For job-seekers who want to stand out from the crowd, an online portfolio can be a useful tool. An online portfolio provides the employer with much more information than a traditional resume -- giving proof that you are as good as you say you are. The employer can explore your achievements, past work and job history through your site, and a professional-looking, well-organized online portfolio can make your application more memorable. You don't have to spend a fortune to develop your site -- free platforms are available for job-seekers to use.
Gather relevant documents to be used in your portfolio. Examples of useful documents might include certificates of achievement, degrees and photographs of completed projects.
Choose the online platform you will use to create your site. If you are a student, check if your university has a free site available for you to use. Ask your local job center or check with the Department of Labor in your state to see if resources are available for residents. For example, New York provides residents with free online hosting and tools to develop a career portfolio. Online options such as these are typically easier because the sites are specifically designed for portfolios. But if your school or state doesn't offer an appropriate option, use a free blogging or social media platform to create your site.
Organize the layout of your site. Create separate sections for your education, experience, references and contact information. Upload relevant documents to each section of the site. Avoid bright colors and stick to traditional business formatting and fonts.
Draft the homepage for your site. This should give a general overview and introduction about you as well as a summary of what you are looking for in a career. Think of the homepage as an expanded version of the objective on a resume.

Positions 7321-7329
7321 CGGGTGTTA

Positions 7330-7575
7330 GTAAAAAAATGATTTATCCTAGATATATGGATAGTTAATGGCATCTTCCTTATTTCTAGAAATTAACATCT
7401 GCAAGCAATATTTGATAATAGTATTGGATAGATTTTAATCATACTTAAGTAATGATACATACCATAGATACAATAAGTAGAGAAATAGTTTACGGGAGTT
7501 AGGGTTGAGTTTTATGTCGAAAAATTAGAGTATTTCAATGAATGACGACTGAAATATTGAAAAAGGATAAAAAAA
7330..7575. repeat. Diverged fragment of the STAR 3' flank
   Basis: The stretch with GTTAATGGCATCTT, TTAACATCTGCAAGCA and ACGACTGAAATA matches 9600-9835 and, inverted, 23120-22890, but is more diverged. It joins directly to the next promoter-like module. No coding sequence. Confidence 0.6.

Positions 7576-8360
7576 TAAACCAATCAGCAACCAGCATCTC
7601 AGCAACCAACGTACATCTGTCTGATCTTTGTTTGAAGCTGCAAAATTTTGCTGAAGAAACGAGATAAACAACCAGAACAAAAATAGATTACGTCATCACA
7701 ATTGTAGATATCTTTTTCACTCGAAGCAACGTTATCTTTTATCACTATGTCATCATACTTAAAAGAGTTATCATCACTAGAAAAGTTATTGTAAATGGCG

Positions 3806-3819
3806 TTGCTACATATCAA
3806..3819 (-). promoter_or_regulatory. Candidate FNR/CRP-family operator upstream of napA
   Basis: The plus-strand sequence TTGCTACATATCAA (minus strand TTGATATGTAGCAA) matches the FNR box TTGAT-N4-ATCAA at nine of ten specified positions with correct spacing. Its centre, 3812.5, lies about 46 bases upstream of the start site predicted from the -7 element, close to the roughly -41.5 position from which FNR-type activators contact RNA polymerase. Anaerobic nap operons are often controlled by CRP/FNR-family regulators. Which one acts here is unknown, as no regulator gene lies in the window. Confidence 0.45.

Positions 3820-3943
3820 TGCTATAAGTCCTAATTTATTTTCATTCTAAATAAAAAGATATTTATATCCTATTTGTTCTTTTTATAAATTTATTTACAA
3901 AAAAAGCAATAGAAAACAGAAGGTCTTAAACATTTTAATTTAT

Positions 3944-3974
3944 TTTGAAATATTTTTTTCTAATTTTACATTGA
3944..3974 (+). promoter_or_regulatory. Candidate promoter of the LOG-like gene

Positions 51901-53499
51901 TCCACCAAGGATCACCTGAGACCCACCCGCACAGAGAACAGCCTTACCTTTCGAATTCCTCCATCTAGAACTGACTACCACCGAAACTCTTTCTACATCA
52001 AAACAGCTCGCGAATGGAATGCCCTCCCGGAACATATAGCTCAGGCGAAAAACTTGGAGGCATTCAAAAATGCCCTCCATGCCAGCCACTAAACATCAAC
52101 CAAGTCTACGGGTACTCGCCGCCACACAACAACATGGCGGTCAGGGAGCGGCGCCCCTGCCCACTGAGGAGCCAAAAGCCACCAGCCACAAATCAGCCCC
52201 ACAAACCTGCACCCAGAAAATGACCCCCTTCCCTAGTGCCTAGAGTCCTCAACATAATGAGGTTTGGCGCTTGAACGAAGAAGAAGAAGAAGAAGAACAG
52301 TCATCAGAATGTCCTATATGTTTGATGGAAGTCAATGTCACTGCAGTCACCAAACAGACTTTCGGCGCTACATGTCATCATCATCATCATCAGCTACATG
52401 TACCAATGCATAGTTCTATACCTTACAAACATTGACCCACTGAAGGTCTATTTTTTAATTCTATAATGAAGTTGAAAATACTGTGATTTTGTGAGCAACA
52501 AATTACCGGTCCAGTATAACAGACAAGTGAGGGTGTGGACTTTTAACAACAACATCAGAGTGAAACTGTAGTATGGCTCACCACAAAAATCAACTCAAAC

Publish the portfolio and open the website for public to view once you have included all your information. Ask a friend to review the website for ease of use and typographical and grammatical errors before you publish it.
Add the website address to your resume so that prospective employers can view the portfolio.
Update your portfolio regularly so that the information is always fresh and relevant.
Keep the number of documents to a minimum. Choose only the most impressive accomplishments to include. You don't want the employer to have to wade through pages of documents to find the ones of relevance.
Don't include items just to bolster your portfolio. Each document should be relevant and provide value.
Don't include personal information -- such as your Social Security number -- on your documents.
For more than a decade, Tia Benjamin has been writing organizational policies, procedures and management training programs. A C-level executive, she has more than 15 years experience in human resources and management. Benjamin obtained a Bachelor of Science in social psychology from the University of Kent, England, as well as a Master of Business Administration from San Diego State University.